A hurricane strikes and devastates the area. A previously profitable insurance company now faces bankruptcy due to the ever-mounting claims filed by the policy holders. This company has been in business for a century. They followed everything by the book. They thought they had every calamity covered, but the experts say that this was a once in a lifetime storm.

मात्रा-स्पर्शास् तु कौन्तेय
शीतोष्ण-सुख-दुःख-दाः
आगमापायिनो ऽनित्यास्
तांस् तितिक्षस्व भारत

mātrā-sparśās tu kaunteya
śītoṣṇa-sukha-duḥkha-dāḥ
āgamāpāyino ‘nityās
tāṁs titikṣasva bhārata

“O son of Kunti, the nonpermanent appearance of happiness and distress, and their disappearance in due course, are like the appearance and disappearance of winter and summer seasons. They arise from sense perception, O scion of Bharata, and one must learn to tolerate them without being disturbed.” (Lord Krishna, Bhagavad-gita, 2.14)

[winter]Gain and loss and the companying happiness and sadness are like the seasons. We had so much fun playing outside this past summer. It was a great time, but now we stay inside. This is because winter is approaching. No one can do anything about such changes, so it is wise to remain steady in outlook.

4. No one loses in devotion to Krishna

The Sanskrit word is yajna. This means “sacrifice.” Yajna is an important aspect of the human experience. Without yajna, the individual has a tendency to follow the animals. Care only about the basic instincts: eating, sleeping, mating, and defending.

Yajna is sacrifice for a higher purpose. To those who are not knowledgeable, it may seem like a waste of time. Someone sacrifices knowledge through reading. Another person sacrifices wealth through charity. Krishna covers the different ways to sacrifice in Bhagavad-gita.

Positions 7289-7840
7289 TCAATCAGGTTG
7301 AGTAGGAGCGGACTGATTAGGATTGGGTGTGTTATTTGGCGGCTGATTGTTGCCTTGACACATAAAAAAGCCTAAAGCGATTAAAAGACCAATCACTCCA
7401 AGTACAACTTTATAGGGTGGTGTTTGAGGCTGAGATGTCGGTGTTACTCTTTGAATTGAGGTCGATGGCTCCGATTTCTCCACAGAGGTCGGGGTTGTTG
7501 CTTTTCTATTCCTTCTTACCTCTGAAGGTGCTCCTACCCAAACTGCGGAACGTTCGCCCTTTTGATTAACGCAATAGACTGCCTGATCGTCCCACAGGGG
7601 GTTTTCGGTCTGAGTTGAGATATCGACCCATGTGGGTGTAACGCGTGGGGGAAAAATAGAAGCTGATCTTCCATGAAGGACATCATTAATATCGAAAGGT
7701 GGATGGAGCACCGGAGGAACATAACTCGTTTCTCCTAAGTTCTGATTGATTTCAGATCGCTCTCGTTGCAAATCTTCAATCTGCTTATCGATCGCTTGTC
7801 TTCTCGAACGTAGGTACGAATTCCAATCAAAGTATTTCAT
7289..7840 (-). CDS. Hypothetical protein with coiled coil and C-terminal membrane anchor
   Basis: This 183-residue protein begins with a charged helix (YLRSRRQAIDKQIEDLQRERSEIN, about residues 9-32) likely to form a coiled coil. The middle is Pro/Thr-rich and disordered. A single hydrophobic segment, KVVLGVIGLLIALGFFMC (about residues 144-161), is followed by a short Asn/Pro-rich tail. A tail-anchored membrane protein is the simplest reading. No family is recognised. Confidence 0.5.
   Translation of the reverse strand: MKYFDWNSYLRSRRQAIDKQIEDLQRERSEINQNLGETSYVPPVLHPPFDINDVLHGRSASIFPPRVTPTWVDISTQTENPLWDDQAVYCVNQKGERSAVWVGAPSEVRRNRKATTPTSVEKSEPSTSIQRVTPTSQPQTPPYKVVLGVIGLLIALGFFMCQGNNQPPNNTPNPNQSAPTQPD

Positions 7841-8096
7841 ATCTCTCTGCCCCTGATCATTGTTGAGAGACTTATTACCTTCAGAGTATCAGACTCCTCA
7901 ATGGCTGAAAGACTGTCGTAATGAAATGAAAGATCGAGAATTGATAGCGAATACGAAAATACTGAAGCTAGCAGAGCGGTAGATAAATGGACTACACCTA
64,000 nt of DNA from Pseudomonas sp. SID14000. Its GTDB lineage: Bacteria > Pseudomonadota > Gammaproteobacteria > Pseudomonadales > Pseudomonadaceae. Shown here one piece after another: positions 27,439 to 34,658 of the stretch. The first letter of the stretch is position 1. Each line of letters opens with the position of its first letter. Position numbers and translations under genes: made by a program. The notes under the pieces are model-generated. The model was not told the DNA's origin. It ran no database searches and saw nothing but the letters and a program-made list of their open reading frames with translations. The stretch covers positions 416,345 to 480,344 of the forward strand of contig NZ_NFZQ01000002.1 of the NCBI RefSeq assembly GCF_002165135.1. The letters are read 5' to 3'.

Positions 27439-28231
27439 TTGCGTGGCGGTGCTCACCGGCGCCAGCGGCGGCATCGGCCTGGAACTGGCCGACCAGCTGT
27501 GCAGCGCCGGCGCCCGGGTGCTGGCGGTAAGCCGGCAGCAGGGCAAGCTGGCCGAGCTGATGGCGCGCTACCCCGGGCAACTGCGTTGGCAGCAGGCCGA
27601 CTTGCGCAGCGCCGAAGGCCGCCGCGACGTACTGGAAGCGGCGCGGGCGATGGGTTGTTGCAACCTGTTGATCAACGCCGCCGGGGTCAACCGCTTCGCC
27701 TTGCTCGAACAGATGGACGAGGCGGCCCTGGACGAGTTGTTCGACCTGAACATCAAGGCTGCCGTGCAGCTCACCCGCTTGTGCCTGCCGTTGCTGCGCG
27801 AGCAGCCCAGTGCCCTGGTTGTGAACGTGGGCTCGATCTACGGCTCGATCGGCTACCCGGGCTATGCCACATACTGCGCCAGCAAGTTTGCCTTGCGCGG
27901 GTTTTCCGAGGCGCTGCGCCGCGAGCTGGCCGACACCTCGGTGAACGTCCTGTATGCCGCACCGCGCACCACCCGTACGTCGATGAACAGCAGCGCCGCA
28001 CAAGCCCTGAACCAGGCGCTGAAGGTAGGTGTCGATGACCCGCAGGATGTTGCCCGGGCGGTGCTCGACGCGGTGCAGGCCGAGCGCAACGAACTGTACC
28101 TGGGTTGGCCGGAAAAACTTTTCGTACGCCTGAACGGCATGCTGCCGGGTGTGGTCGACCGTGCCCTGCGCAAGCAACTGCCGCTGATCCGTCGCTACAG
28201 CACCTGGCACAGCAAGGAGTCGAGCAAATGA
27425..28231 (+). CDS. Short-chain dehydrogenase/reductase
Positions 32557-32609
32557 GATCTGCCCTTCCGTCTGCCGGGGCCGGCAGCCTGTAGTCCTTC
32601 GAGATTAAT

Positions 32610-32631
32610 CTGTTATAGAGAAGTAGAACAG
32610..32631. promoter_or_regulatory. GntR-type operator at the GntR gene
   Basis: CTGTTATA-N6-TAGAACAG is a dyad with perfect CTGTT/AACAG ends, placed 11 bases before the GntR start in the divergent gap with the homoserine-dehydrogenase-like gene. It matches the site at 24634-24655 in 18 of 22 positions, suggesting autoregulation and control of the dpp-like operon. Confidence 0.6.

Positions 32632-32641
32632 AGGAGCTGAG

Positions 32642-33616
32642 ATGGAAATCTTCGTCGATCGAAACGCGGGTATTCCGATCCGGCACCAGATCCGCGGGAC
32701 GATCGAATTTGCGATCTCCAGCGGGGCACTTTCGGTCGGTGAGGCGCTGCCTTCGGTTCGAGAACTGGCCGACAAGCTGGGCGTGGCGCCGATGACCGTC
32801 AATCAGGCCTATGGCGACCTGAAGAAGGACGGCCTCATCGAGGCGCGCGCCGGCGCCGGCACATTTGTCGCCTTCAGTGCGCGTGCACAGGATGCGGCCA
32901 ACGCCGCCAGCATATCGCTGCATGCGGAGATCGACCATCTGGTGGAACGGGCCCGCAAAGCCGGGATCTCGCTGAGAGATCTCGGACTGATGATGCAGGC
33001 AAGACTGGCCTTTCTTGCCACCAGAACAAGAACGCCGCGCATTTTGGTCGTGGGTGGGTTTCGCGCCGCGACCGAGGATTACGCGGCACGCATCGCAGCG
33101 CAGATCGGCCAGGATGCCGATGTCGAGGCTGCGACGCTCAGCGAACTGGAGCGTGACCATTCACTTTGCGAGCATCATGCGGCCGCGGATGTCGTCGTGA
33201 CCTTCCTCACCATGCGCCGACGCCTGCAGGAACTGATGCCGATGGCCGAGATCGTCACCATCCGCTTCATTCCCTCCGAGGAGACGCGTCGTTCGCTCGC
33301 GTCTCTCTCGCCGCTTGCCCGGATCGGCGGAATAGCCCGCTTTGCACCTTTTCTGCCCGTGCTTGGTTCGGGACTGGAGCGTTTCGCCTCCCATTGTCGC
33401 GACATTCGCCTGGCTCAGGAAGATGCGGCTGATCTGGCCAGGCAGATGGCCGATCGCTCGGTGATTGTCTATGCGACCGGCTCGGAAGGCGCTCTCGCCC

द्रव्ययज्ञास्तपोयज्ञा योगयज्ञास्तथापरे ।
स्वाध्यायज्ञानयज्ञाश्च यतयः संशितव्रताः ॥

dravya-yajñās tapo-yajñā
yoga-yajñās tathāpare
svādhyāya-jñāna-yajñāś ca
yatayaḥ saṁśita-vratāḥ

“There are others who, enlightened by sacrificing their material possessions in severe austerities, take strict vows and practice the yoga of eightfold mysticism, and others study the Vedas for the advancement of transcendental knowledge.” (Lord Krishna, Bhagavad-gita, 4.28)

5. Devotees will sacrifice everything for Krishna

This was the result for the fruit vendor, during her interaction with Krishna as a child. The son of Nanda and Yashoda was imitating the parents. He was bringing grain to the fruit vendor. This was a form of payment. He had seen such exchanges before. He was now trying it out for Himself.

Except Krishna’s hands were too small to hold the grain. The length of the travel was brief, but still long enough to cause most of the grain to fall to the ground. Just as Krishna reached the vendor, there was the realization of the loss. There was nothing to offer. What to do now?

The fruit vendor was the same in gain and loss. There was no issue. Krishna would still get plenty of fruit. Enough to fit into His lotus-like hands. The vendor was sacrificing, though not in the formal way. She was not afraid of the strike to the balance sheet. She was not worried what would happen to her livelihood.

Except the Supreme Personality of Godhead always maintains a record. He never forgets a single good deed done in His favor. The fruit vendor saw that her empty fruit basket was now filled with the most valuable jewels.

[Krishna with the fruit vendor]How did this happen? Who made this possible? Why was this taking place? It must have been Krishna, as there is something special about Him. People have known this for centuries, and it is why devotion to Him withstands the test of time.

In Closing:

Like previous payments made,
Krishna the system obeyed.

Grain in His hand taking,
For proper exchange making.

Except that in transit to fall,
For vendor a loss to call.

Still enough fruit for His hands to take,
The basket then with jewels to make.



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1 reply

  1. Radhe Radhe ❣️ oshriRadhekrishnaBole ❣️ Hare Ram Hare Ram Ram Ram Hare Hare
    Hare Krishna Hare Krishna Krishna Krishna Hare Hare
    Jay Jay Shree Siya Ram